Monday, May 13, 2013

Barbara Lee Smith Shares Her "Journey"

Barbara Lee Smith at CQA meeting
Barbara Lee Smith’s love affair with land, sea and sky is reflected masterfully in her sweeping, impressionistic landscapes that first envelop, then easily draw the viewer into the scene for greater contemplation. The Gig Harbor, WA artist shared both her passion for place and her creative techniques with CQA members at the group’s May 11 meeting.
CQA members view image of "Wind" (48" x 25")

In her talk, titled “Sources: A Journey of Life and Art,” Smith described how she plans for the maximum creative accomplishment to be achieved even before embarking on one of her journeys, whether it’s to be a first trip to Umbria, or two weeks at an artists’ colony near Chicago…or even a walk from her house to her adjacent studio. “It’s the internal expectations that build up in you as you plan that matter,” she says.

Arriving at a destination, Smith takes lots of photographs to help her remember the essence of the place once she’s back home in her studio. She urges all travelers, “At the very least look carefully around you—at what’s in front of you, to the left, the right, above and behind you. Allow yourself to get uncomfortably close to the scene…let yourself get purposefully lost in your surroundings.” She advises to “be quiet…observe, listen to sounds, especially the musicality of foreign languages—you don’t need to know what’s being said.” And of course she writes down her thoughts and ideas continually, to capture what it is about a place that speaks to her.
"Old Growth" (18" x 35") as displayed at the meeting

Not all of her work depicts the foreign or the exotic, however. One series is based on her daily observations of the construction of the Second Narrows Bridge in Tacoma, while others celebrate her lifelong affinity for water—rivers, surf, lakes and ponds. She grew up near the Atlantic Ocean in Cape May, NJ, and now relishes being near the “very different” Pacific.
"The River" triptych (92" x 50")
A small seascape, as displayed at the meeting

Back in her studio, Smith will draw on her photos, observations and notes and begin a piece by using the “mind-mapping” technique, then may move on to a rough diagram full of notes. Once she begins creating the piece itself, she works entirely with Lutradur® as her “canvas,” a material she purchases “by the carloads.” She will apply acrylic paints and silk pigments to what can turn out to be many layers of this non-woven, polyester material that is something of a cross between cloth and paper. Often she will print a portion of an appropriate map on a piece of Lutradur® and add it to the work in a collage technique. She uses Wonder-Under® to adhere the layers to each other.
A portion of Smith's "mind map" for a new piece
A portion of Smith's annotated sketch in developing a new piece

Many of Smith’s pieces are quite large—you could say they measure in feet more than in inches—and some can take up an entire wall, inviting the viewer to feel a part of a near-life-size experience. A multi-part piece exhibited at Bellevue Arts Museum’s “High Fiber Diet” in February of this year measured 7 feet high by 15 feet wide. “That one took me two and a half months, full time, to complete,” says Smith.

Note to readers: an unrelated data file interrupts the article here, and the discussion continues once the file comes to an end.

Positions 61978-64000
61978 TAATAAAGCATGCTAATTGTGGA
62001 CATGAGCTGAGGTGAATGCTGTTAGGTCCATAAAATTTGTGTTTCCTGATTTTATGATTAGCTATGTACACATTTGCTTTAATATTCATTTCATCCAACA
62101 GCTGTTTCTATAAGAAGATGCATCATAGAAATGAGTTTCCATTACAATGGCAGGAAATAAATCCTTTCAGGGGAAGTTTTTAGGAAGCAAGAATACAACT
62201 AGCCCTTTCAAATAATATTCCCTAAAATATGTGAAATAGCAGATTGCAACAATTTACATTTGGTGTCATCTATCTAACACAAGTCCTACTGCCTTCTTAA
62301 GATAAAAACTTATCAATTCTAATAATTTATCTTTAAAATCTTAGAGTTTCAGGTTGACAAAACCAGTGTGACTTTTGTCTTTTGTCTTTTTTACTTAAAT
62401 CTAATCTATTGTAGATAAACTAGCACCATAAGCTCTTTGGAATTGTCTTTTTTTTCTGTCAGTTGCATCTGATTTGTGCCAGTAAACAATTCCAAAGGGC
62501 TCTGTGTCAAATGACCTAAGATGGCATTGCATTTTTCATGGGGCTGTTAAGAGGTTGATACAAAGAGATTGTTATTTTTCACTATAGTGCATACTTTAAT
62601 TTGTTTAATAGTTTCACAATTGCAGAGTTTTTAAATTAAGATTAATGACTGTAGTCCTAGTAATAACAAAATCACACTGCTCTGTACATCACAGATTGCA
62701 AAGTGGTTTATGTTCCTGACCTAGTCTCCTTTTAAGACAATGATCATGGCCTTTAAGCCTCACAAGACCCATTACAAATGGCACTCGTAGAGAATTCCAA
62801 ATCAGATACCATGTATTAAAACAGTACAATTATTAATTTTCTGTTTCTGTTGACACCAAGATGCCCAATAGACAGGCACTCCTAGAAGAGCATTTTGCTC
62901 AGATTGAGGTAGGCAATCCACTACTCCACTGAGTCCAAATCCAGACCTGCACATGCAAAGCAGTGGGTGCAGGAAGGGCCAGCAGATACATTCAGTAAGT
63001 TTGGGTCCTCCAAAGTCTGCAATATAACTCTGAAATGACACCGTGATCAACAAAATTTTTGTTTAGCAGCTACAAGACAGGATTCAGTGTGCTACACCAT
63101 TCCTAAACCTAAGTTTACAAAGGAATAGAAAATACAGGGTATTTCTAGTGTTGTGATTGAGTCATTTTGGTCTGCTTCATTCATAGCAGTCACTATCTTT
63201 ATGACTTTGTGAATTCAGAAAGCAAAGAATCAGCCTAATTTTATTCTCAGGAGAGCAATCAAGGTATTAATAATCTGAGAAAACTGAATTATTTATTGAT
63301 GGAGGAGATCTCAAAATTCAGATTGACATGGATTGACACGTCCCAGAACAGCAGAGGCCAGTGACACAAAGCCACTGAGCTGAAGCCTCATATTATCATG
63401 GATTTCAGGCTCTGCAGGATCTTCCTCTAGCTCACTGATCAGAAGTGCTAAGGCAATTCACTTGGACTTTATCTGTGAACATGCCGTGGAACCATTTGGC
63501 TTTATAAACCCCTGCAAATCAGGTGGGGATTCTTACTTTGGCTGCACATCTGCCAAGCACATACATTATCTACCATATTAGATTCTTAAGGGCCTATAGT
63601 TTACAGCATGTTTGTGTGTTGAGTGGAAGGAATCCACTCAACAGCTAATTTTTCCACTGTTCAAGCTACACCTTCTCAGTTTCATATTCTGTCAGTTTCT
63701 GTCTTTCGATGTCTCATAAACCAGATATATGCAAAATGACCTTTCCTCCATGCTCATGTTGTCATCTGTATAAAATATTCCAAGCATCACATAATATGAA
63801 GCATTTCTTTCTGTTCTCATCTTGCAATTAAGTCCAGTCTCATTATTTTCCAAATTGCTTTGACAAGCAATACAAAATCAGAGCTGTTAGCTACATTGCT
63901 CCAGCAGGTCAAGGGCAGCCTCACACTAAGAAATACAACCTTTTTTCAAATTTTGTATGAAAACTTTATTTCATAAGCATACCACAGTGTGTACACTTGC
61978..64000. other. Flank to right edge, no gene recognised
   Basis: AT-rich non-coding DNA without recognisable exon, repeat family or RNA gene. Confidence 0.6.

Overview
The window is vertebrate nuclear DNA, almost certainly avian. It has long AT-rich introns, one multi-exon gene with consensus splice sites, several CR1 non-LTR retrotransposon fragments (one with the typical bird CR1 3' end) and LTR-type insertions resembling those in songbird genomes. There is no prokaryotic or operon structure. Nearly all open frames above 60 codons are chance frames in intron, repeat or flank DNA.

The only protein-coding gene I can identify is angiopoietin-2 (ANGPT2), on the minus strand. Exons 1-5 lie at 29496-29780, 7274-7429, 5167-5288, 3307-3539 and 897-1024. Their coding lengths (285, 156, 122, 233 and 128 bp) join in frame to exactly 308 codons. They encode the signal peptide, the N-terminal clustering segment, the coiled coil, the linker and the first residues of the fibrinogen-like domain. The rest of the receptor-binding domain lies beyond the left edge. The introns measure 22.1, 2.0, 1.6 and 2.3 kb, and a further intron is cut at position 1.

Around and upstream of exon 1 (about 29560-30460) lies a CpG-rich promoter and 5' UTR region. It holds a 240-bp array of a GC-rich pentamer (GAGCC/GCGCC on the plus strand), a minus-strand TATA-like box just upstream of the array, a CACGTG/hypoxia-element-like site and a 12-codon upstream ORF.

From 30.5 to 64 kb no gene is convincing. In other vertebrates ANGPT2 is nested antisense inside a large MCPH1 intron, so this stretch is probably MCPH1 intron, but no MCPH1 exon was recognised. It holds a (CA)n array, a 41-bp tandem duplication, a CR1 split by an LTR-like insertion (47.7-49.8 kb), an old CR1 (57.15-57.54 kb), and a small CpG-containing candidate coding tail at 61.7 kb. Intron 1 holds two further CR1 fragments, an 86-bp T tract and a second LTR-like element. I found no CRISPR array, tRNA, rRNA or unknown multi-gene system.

"Oyster Light," a 5-part piece measuring 15' wide by 7' high, as seen in Smith's studio. The piece was later displayed at the Bellevue Arts Museum's "High Fiber Diet" exhibition

Often the size is determined by what she can reasonably get through her sewing machine: “All those layers make the piece pretty stiff.” A number of her larger works comprise 2, 3 or more separate elements, sometimes of different sizes, hung together as a single piece. An example of this is a multi-part work titled “Salt, Sand, Stone” that resulted from her visit to the Great Salt Lake to view the spiral jetty. This work includes a number of 12-inch squares and even smaller units, combined with a cluster of long, vertical strips.
A small unit from Smith's "Salt, Sand, Stone" piece

Working on a table measuring 4 x 12 feet, she sprays paint, daubs with foam brushes and scrapes with a credit card on large pieces of the Lutradur®--“I love the chaotic aspect!”—then stands back to study the piece. At that point she will cut out portions that she will use, discard others that “aren’t working,” etc., and begin to create her layers. A number of her pieces include a “lacy” rendering for wave-top foam. She achieves this by lightly melting the edges of the Lutradur® with a large heat gun. Once satisfied with the piece as a whole, Smith will use a soldering iron to melt the edges, thus sealing all the layers. And then comes the stitching…
View of Smith's studio

View of Smith's studio

Smith “quilts” her pieces entirely from the back side, with standard sewing thread in the needle (size 100, 110 or even larger) and rayon thread in the bobbin, using a “retrofitted Bernina” sewing machine that lacks feed dogs so she can maneuver the piece easily in all directions. She creates a “drawing” as she stitches in random, curving lines that, rather appropriately, share much of the appearance of the contour lines used on topographic maps.

Mounting her pieces for wall display is in itself a unique process. She adheres small Velcro® patches near corners on the backs of the pieces to line up with matching patches on custom-made frames, similar to stretcher bars, which are made to be slightly smaller than the finished artwork. Thus the piece “floats” slightly off the wall, adding to the somewhat ethereal appearance of the work.

Smith’s work has been exhibited in numerous venues both in the US and internationally, and many of her pieces are in private collections. Locally, Smith will be participating in an exhibit with 25 women artists on Bainbridge Island in November, with more information on this event to be available later on her website:

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